Belief formation process – Example

Beliefs are what we believe we can do to move closer to the Strategic intent. As we discussed in the last post, left to our own devices, humans are very prone to create false beliefs. Therefore a data driven process for creating Beliefs is needed. In this post we will go thought an example case of how such a process can work, starting with the strategic intent of the company and then going through a Belief formation process, concretizing the Strategic intent to Beliefs. This post and the example is inspired by the Melissa Perri book “The build trap” and her discussion of the fictitious company Marquetly. However I have changed the example to better match my own experience.

The company in question is a two sided marketplace which means that its a platform where sellers can meet buyers. The company focuses on used goods and makes money when a buyer and seller performs a transaction on the marketplace. The company was in a pre IPO phase and needed to show strong growth to its investors. Their strategic intents were therefore focused on revenue growth and one Strategic intent specifically targeting the private individuals.

Strategic intent: “We want to grow by increasing revenues from private individuals by 30% per year”

These statements are a type of interface between the management team that sets strategy and in the product organization where the work needed to reach the goals are defined. 

The first job in breaking down the targets is an analysis of current revenue streams. In the case of our company, the revenues from private individuals were made when a buyer and seller performs a successful transaction. The way to increase revenues are therefore to increase the number of transactions happening on the marketplace. 

There are three general ways to increase the number of transactions:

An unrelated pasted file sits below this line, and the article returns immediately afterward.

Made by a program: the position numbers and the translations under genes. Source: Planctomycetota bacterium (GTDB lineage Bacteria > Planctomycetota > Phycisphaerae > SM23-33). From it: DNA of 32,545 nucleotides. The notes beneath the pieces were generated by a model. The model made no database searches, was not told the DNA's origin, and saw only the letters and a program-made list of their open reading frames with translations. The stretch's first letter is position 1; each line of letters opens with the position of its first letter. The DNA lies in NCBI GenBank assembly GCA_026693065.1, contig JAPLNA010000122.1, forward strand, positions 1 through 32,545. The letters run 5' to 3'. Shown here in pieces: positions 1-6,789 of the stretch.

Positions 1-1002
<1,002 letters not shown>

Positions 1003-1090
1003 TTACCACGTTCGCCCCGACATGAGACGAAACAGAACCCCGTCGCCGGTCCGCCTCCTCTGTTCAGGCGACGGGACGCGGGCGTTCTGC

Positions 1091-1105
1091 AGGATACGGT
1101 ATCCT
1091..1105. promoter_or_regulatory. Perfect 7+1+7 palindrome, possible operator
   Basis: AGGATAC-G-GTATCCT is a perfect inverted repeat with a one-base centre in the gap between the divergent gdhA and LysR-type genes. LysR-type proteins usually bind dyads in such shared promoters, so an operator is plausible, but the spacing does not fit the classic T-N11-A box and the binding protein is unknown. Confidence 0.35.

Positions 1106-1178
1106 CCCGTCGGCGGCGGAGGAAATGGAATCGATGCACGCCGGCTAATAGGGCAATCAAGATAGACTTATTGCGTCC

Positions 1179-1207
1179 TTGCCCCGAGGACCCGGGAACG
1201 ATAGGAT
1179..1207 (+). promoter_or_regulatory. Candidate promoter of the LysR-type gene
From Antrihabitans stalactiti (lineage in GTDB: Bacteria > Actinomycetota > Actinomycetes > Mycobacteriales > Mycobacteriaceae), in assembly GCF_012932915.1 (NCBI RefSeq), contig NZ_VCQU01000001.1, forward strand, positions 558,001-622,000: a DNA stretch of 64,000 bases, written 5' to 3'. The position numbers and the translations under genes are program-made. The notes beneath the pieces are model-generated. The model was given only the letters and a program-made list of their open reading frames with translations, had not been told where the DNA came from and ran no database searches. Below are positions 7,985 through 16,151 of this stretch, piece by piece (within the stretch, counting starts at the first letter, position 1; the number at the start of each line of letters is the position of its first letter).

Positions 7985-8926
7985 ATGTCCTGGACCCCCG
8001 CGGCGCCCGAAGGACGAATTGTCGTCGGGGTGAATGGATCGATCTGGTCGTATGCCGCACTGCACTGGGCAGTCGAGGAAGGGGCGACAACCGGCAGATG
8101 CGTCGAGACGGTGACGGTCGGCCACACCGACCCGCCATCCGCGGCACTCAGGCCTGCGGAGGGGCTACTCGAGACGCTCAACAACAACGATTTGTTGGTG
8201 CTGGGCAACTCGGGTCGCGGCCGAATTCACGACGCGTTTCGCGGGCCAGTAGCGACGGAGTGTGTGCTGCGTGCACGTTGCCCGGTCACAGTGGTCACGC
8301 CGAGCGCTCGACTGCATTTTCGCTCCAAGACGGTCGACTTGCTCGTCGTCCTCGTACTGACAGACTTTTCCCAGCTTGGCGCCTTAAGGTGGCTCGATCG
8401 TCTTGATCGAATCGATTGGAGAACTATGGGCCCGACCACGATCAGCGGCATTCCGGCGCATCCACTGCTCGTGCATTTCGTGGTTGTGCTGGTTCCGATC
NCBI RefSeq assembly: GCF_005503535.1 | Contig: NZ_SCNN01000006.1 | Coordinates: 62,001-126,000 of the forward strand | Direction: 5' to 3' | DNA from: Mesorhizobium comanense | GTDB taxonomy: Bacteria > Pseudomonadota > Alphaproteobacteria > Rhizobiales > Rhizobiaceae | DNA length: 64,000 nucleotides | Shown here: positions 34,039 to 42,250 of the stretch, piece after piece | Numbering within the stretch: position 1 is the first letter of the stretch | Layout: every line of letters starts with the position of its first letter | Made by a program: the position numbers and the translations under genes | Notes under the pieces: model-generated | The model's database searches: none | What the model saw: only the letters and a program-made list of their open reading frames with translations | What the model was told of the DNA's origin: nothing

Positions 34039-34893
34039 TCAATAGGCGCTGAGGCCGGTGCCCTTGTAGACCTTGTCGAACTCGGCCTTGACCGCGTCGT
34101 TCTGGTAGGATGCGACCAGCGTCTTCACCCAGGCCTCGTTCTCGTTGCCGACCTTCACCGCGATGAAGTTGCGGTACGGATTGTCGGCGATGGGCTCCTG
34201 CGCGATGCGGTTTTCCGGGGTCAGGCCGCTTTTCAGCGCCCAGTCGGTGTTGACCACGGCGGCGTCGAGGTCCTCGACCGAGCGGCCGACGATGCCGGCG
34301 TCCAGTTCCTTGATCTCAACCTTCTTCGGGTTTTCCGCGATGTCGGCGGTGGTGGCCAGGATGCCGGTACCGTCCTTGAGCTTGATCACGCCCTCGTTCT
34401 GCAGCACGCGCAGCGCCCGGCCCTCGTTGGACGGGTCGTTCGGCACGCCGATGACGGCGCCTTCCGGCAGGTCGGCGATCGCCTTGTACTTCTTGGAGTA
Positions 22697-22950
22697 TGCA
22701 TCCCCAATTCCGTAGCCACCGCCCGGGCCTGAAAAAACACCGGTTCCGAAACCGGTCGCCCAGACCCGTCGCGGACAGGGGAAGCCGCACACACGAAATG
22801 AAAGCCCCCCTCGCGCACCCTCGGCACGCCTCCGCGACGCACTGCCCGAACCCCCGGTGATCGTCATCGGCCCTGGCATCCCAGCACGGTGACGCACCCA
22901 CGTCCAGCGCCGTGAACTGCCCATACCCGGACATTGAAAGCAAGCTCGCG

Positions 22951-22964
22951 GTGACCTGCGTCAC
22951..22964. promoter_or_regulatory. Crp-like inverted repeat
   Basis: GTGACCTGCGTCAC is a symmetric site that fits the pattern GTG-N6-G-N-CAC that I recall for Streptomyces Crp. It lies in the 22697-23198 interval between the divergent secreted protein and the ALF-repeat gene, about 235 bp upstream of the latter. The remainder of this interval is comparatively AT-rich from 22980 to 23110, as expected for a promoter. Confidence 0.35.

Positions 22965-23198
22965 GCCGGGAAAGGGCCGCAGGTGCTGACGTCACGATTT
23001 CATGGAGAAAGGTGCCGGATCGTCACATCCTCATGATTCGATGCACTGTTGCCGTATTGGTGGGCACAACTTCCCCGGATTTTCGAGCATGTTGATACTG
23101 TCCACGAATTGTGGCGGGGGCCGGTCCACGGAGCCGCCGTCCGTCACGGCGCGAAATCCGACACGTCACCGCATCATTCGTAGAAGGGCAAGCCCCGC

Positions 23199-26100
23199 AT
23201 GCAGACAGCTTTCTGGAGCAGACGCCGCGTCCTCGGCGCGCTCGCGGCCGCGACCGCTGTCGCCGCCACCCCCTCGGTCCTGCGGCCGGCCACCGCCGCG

1. Increase the number of sellers on the site
  2. Increase the number of listings per seller
  3. Increase the average success-rate of listings (listings resulting in a transaction)

Given that this is likely the company’s core business, this type of breakdown should already exist but it’s good to do the exercise of breaking down the goals all the way from the top even if we already know the answers for some of the early break-downs.

The next step is to analyze the current performance of the three potential drivers. In our example the success rate stood out with very low. The Belief owners decided to focus in on the success rate and stated the first iteration of their Belief.

First iteration Belief: “We believe that if we can increase the success rate from 20% to 30% we can increase our revenue by 50%”

To be honest, the data above is also nothing that should come as a surprise to the company as it is likely a metric they are already tracking. The management team could have likely created this first iteration Belief themselves. The next step is where it starts to get interesting since we have now unbundled the Strategic intent enough to start doing user research.

This exploratory user research can be done in many ways, in our example the company opted for sending out simple questions to all sellers that had received at least one message but that were not successful. The feedback they received were mixed but some patterns emerged. For example, the company learned that 20% of the sellers perceived that they had received many leads but that they were irrelevant and felt unstructured so they had chosen to sell the item on another platform. The Belief owners chose then to narrow down and focus on this problem and formulated their second iteration.

Second iteration Belief: “We believe that we can increase revenues by increasing the success rate through improving the quality of leads to sellers”

Depending on the maturity of the development teams and the time constraint of the Belief owners the Belief could potentially be handed over and start doing Bets. More likely though is that the Belief owners will take this Belief through more iterations understanding why the leads were not good.

Fast forward and the Belief owners had done five iterations and combined analysis of their data with user research. Their fifth iteration was much more specific.

Fifth iteration Belief: “We believe we can increase revenues by 6% through a more helpful ad insertion funnel and therefore creating more clear item descriptions that will in turn increase success-rate to 50% of the 20% of users that have identified this problem”

Now this is a Belief that was not obvious for the organization when the process started. This much more sharp formulation is also a much better foundation for teams to define Bets for since it has clearly created a bridge between user problems and our strategic intents.

Next week we will look at how teams create Bets around these Beliefs